• The process of developing indicators is itself a valuable part of the design process, helping - or forcing - participants to be clear with each other about what they mean when they talk about results.
  • The arguments against bad indicators skewing behaviour are an argument for spending time to develop good indicators.


Measurement and verification

Finally, there is a third short and simple paper, produced separately at roughly the same time, that addresses these issues.  Rick Davies responded to Chris Whitehouse’ Ants and the Cockroach, with a one and a half-page commentary in September 2009.   His primary points, as I see them, are:




  • No single indicator is ever likely to capture the process of change, but that multiple indicators might contribute differently to our understanding.
  • Obsession with measurement is a problem - but while objectively verifiable indicators do not necessarily have to be measureable, they must be verifiable.
  • Control groups are not the only means of attributing results to projects.  Most large projects have enough internal variation that with a little thought differences in results can be compared to differences in the way assistance was rendered.

Conclusions about indicators, results logic and assumptions

I agree with Thomas Winderl, and Rick Davies that indicator problems can usually be solved - if enough time and attention are paid to them.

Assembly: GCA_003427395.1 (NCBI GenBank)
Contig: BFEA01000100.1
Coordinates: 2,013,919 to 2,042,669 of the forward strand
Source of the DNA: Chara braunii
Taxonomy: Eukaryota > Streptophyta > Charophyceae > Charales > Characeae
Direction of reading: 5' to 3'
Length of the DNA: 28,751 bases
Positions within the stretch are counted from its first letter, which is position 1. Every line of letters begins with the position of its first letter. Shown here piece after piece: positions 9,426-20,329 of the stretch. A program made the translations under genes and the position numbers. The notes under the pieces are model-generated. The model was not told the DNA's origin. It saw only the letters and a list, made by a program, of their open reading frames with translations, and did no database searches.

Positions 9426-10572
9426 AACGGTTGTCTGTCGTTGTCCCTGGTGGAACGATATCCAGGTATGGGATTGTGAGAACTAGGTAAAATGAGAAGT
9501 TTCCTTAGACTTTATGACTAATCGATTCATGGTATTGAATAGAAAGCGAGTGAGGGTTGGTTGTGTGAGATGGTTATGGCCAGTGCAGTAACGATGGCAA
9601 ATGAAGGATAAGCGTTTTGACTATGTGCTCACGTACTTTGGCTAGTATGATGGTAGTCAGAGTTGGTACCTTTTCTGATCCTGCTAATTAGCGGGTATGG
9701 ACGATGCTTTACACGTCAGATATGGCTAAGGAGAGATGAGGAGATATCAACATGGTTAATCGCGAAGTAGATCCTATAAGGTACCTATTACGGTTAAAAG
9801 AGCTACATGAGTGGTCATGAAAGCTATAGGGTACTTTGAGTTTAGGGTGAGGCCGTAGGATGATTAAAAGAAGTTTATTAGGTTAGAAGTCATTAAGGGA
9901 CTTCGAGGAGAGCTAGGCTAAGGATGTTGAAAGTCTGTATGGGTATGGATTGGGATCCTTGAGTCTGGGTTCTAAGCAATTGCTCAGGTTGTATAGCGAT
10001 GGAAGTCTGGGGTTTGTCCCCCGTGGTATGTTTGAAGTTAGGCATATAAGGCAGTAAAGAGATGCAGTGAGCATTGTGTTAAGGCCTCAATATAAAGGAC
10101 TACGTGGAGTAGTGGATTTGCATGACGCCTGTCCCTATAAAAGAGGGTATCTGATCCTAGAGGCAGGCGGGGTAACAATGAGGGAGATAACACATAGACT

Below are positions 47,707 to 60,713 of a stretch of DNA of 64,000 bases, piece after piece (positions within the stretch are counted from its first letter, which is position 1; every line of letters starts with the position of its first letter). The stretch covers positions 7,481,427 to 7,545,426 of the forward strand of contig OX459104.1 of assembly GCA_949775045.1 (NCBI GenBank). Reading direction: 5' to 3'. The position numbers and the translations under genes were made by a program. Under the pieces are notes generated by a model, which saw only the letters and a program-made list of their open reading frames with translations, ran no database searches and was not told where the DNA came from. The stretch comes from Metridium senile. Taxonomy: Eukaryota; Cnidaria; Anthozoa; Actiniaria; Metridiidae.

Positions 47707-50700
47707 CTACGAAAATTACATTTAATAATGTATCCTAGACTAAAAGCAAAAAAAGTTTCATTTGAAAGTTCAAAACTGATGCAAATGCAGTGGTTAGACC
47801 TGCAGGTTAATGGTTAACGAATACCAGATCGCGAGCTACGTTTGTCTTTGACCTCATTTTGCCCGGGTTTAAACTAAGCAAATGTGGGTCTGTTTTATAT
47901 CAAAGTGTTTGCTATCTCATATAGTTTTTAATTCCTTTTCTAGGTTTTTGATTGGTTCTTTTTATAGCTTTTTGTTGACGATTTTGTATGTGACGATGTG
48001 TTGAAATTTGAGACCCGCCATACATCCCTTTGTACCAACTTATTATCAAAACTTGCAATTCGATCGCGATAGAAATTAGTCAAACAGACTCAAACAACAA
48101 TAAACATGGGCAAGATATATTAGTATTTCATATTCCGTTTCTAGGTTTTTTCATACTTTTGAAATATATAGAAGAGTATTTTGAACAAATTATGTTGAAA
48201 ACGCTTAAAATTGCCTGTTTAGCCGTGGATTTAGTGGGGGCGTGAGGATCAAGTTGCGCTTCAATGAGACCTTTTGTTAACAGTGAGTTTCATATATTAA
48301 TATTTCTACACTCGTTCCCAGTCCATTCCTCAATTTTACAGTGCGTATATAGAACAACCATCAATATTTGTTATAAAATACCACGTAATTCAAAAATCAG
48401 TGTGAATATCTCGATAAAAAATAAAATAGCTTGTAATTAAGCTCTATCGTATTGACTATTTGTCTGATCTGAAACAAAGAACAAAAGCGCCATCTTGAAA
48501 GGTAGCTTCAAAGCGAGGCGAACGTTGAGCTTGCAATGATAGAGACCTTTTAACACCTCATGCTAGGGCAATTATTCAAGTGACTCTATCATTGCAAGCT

But for me the most interesting part of Rick Davies’ response is in how he deals with the horizontal and vertical logic of a project.  He notes that within the context of the Logical Framework, indicators are usually critiqued in terms of their external validity: do they measure what they are supposed to measure?


But, he adds, the more important question is whether the whole change process is actually clear: Do inputs, assumptions, completed activities, results and indicators hang together in a reasonable way?  Questioning this internal validity of project design is more important, and deserves more time than it gets now.  “We need more attention to theory, and perhaps a little less obsessing about measurement…. And a verified theory holds the potential of replicating successful processes of change elsewhere.”


In my experience, the serious examination of assumptions:  taking the time to clarify -- and then to monitor --assumptions about the development problem, assumptions about our theory of development, and assumptions about the working situation necessary for a reasonable chance of success, remains in practice one of the great unexplored areas of project implementation in a results-based management context.   If few resources are spent on developing and monitoring indicators, even fewer are allocated to the most fundamental of all issues in project and programme design:  examination of our assumptions.


Without serious attention to, and examination of  the multiple dimensions of the assumptions we are working with over the lifetime of a project, we are unlikely to learn lessons we can use in future practice, we are unlikely to identify underlying misunderstandings that can undermine our current work, and we are unlikely to spend public money in a responsible and effective manner.


The bottom line: None of these three very brief articles will walk you through the sometimes complex process of finding a good indicator, but they do point out the main arguments that have arisen over indicators, and which have been expressed in often more complex articles or books over the past 15 years.


Further reading on indicators and results


If this was too simple for you, there are more complex, yet interesting assessments of indicators and of alternative approaches to reporting and evaluation of results: